Study Questions Whether Side Effects of Xeljanz, Similar Drugs, Increase Blood Clot Risks
Following FDA label warnings added last year, the findings of a new study appears to raise questions about whether the side effects of Xeljanz and similar rheumatoid arthritis drugs, known as JAK inhibitors, actually increase the risk of blood clots.
Xeljanz (tofacitinib) was introduced by Pfizer in 2012, as the first member of the JAK inhibitors class of medications, which joined a lucrative market that generates billions in annual sales for treatment of rheumatoid arthritis, psoriatic arthritis and ulcerative colitis. The class of medications now also includes Olumient (baricitinib), which was introduced in 2018, and Rinvoq (upadacitinib), which was introduced in 2019.
Last year, the FDA announced new label warnings about the Xeljanz heart and cancer risks, after evaluating data from a large randomized clinical trial funded by the drug maker, which found users of the drug experienced more blood clot-related injuries, cardiovascular events, as well as cancers and death. As a result of the findings, the agency required a label update for Xeljanz, as well as all other drugs in the same new class of medications.
There are now a number of Xeljanz lawsuits being pursued by former users, each raising similar allegations that the drug makers introduced and aggressively marketed the new treatment without warning users and the medical community about the potential health risks.
After evaluating preliminary data from a Xeljanz clinical trial released in February 2019, the drug manufacturer Pfizer announced that year that patients receiving 10mg doses of Xeljanz twice per day were found to have a significantly higher risk of experiencing pulmonary embolisms and had an overall higher rate of mortality when compared to patients taking 5mg doses of Xeljanz for ulcerative colitis.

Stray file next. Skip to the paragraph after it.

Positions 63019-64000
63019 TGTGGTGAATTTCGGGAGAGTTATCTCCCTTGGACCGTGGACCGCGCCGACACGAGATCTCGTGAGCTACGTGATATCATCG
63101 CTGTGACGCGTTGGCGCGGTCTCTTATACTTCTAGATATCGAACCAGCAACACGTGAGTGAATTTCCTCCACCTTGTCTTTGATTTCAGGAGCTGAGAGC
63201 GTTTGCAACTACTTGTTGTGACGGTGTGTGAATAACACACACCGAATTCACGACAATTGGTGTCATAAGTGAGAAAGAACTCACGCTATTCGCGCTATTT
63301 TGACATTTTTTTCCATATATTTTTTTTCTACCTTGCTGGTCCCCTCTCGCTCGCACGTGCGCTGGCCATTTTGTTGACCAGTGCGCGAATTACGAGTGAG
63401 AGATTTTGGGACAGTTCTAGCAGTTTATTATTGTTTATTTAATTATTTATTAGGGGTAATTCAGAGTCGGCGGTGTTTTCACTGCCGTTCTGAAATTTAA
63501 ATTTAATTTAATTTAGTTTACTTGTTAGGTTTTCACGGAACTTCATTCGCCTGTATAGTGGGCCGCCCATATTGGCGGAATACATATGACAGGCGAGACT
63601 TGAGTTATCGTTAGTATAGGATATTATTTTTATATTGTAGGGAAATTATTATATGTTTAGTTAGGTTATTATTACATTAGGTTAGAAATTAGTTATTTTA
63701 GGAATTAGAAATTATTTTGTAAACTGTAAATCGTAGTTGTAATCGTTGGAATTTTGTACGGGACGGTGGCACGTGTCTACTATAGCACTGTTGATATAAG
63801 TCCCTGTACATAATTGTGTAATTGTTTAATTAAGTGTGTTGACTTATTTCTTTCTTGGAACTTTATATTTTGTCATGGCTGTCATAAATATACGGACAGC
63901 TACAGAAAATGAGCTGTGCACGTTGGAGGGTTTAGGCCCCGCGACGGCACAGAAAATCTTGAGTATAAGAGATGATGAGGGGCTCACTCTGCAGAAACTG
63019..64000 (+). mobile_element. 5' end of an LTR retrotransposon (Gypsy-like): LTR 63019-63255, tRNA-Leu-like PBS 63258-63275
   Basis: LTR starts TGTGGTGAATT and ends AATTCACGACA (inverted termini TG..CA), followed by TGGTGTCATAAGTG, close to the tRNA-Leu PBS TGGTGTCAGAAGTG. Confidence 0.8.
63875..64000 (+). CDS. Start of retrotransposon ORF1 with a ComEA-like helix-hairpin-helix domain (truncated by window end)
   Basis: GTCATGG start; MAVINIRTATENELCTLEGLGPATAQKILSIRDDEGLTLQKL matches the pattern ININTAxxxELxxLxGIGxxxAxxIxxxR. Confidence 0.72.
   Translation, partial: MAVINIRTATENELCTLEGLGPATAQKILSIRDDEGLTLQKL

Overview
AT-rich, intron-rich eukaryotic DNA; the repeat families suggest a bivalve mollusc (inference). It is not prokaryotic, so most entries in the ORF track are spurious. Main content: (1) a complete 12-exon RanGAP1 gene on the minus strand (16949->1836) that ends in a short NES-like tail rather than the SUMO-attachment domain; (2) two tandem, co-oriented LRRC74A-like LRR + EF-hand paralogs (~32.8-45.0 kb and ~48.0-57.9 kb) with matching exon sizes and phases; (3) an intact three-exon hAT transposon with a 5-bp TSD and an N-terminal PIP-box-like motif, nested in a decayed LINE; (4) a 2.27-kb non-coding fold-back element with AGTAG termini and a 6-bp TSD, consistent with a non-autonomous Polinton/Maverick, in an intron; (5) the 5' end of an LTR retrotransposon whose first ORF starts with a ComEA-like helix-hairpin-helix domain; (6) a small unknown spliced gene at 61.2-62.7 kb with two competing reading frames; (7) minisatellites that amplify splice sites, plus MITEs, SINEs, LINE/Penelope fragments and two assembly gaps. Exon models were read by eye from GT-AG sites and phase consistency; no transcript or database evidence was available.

The FDA issued a warning about the Xeljanz blood clot problems after the initial Pfizer results were released.
However, in a study published late last month in JAMA Dermatology, Taiwanese researchers raise doubts about whether JAK inhibitors, like Xeljanz, Jakafi and Olumiant, actually raise the risk of venous thromboembolism events caused by blood clots.
In this new study, the researchers conducted a systematic review and meta-analysis of two cohort studies and 15 randomized clinical trials involving nearly half a million participants who suffered from atopic dermatitis (AD0. They looked at whether the condition itself, or treatment with JAK inhibitors, increased the risk of blood clots and venous thromboembolism (VTE).
According to their findings, they did not see an increase in VTE among AD patients given Xeljanz or similar drugs.
“The results of this systematic review and meta-analysis suggest that the currently available evidence does not detect an increased risk of VTE associated with AD or treatment with JAK inhibitors,” the researchers concluded. “These findings may provide a reference for clinicians in prescribing JAK inhibitors for patients with AD.”
Xeljanz Side Effects Lawsuits
After Xeljanz was introduced, Pfizer marketed the drug and pushed build market share among number of blockbuster rheumatoid arthritis treatments that were already on the market, which included Humira, Enbrel and other TNF inhibitors.
Xeljanz was advertised as a safer and more convenient treatment option, and quickly grew to become a top selling drug, with annual sales of more than $2 billion worldwide. However, concerns about serious Xeljanz side effects first emerged after preliminary data was released from a post-marketing study conducted by the drug maker.
According to allegations raised in a number of Xeljanz blood clot lawsuits, the drug maker ignored serious risk signals associated with their new treatment and put their desire for profits before consumer safety by failing to adequately research the new medication or warn about the side effects.
There are now a growing number of former users pursuing a Xeljanz lawsuit against the drug maker, after being diagnosed with cancer, heart attacks, strokes, pulmonary embolism, deep vein thrombosis or other injuries that may have been avoided if earlier warnings had been provided about the potential side effects.
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